Residents of the village of West Bradford have voiced their frustration that the main route into the village – via West Bradford Bridge – will be closed again for repair work for approximately three to four weeks.
The latest closure comes after the bridge has undergone a series of repairs over the past few years as a result of vehicles having collided with the structure.
The closure of the busy route means the alternative routes through Waddington and Chatburn will be sought by the traffic overspill, adding to congestion at busy times of the day, as both routes are well-used by parents of children attending schools in both villages.
Instances of damage to the northern end of the bridge (nearest West Bradford) have become frequent, mainly due to large vehicles misjudging the width of the road when exiting the bridge. The coping stones have been scraped or dislodged on a regular basis, with more serious damage necessitating the closure of the bridge for repair work more than three times in the past couple of years.
Village spokesperson Edwin Gretton said: “I am told by Lancashire County Council that factors contributing to this problem are the need for larger and heavy goods vehicles to avoid the low bridge on Waddington Road in Clitheroe and following their Sat Nav devices which offer Bradford bridge as an alternative route.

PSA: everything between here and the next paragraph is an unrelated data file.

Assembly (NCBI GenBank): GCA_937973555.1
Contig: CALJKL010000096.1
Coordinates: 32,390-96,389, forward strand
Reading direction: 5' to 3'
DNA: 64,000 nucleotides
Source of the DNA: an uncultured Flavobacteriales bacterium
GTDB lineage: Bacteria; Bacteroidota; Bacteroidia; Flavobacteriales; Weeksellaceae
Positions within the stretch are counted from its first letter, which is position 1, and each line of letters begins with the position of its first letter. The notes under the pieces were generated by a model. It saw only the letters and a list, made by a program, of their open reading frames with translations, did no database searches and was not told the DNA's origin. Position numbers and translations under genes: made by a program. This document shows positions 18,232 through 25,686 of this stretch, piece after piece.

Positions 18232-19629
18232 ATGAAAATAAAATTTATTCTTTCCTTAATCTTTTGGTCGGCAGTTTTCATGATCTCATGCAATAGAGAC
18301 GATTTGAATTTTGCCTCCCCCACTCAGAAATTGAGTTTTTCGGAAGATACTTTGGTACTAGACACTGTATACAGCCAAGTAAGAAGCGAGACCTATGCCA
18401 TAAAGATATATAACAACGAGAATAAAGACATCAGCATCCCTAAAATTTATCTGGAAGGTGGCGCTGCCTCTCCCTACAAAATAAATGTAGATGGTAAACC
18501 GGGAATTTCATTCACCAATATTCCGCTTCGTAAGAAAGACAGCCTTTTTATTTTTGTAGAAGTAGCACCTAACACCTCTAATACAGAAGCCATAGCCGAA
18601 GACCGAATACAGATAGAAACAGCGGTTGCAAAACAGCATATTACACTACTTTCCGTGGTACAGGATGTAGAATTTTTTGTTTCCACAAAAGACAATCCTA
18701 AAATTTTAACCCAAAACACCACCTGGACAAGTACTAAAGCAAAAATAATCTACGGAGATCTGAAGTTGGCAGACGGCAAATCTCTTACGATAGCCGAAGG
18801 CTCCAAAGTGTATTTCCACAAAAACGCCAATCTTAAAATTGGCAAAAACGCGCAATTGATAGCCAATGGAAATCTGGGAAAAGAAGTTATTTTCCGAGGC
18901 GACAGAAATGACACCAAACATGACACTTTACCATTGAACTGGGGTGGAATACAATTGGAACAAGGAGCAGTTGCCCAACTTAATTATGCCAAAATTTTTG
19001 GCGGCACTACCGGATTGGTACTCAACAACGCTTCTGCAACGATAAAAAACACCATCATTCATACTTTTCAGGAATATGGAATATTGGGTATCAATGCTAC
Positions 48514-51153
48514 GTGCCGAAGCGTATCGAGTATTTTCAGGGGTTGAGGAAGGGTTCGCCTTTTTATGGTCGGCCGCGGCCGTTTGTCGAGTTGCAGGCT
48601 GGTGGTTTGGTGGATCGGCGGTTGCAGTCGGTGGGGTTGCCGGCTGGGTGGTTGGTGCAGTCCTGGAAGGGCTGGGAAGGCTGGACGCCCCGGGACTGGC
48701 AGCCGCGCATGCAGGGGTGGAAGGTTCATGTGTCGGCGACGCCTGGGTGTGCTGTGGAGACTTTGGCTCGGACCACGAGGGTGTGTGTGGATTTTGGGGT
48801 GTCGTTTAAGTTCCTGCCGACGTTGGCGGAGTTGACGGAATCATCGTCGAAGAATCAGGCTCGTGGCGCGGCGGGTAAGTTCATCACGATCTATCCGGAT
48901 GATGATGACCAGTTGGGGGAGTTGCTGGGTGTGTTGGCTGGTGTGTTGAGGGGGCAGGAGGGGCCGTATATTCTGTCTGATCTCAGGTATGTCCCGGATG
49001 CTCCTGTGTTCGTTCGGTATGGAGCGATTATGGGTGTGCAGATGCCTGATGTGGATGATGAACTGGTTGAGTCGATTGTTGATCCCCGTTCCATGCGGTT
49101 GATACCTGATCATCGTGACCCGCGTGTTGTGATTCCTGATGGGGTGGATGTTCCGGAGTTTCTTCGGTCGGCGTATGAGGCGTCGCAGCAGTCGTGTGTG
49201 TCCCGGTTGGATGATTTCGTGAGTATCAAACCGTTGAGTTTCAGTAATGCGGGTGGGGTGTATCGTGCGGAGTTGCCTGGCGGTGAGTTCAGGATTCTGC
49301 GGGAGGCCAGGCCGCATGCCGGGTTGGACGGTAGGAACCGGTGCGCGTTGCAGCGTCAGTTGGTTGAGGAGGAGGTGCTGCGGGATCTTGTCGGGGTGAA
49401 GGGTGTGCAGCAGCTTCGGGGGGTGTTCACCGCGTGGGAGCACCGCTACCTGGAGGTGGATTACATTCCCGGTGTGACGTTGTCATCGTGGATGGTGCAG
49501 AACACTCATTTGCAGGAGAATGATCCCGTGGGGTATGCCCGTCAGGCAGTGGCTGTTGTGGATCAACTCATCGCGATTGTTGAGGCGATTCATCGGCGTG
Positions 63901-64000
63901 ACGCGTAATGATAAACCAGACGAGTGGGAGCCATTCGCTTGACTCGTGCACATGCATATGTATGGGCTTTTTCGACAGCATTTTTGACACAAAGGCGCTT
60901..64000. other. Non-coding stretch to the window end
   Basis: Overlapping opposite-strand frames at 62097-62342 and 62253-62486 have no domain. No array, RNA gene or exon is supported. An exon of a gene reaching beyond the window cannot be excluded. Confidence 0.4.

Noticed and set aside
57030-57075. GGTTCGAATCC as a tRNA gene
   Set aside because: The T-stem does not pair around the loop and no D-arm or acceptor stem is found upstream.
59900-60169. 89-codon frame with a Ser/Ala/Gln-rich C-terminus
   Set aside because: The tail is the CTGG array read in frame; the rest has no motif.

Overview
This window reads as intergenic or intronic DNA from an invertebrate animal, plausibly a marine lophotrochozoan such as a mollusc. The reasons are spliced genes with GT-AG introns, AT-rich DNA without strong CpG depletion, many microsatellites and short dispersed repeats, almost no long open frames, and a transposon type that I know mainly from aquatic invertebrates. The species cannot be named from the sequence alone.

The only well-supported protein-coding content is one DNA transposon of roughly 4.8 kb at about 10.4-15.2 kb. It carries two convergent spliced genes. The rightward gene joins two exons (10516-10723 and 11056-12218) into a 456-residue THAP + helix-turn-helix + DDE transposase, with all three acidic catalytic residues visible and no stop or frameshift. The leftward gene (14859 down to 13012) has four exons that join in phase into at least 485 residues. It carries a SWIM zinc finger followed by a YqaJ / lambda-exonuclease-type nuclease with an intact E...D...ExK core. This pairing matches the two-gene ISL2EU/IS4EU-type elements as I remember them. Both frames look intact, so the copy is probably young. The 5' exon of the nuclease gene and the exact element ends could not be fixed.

“Signs put up last year discouraging HGV’s from using the bridge are too small in my opinion and are often not seen by drivers in the day time, let alone at night.
“LCC are aware of the ongoing problem, but no solution seems forthcoming. Large and highly visible signs warning of a serious bridge hazard for wide vehicles could be put up to help put approaching drivers on their guard. In the long-term, the council needs to decide whether it is affordable to widen or realign the northern approach to the bridge or even to rebuild the bridge a short distance upstream.”
Bridges design manager for LCC David Leung said: “We have taken reasonable measures to discourage HGVs from using West Bradford Bridge and added three new signs following the previous incidents, however, it is possible for HGVs to use the bridge without incident and our traffic count shows over 100 HGV movements in each direction every week.
“All roads in the vicinity reflect the rural character of the area and other alternative routes have similar issues in terms of narrow approaches and poor sightlines. Engineering measures to improve approaches to West Bradford Bridge would be very costly and likely have the effect of making it the preferred route for HGVs, which residents would be equally concerned about, so there is no easy solution.
“The repairs we started on Monday are expected to last no longer than 4 weeks.
“However we can’t say exactly how long it will take until the damaged parapet has been taken down allowing us to make a full assessment of the damage below road level.”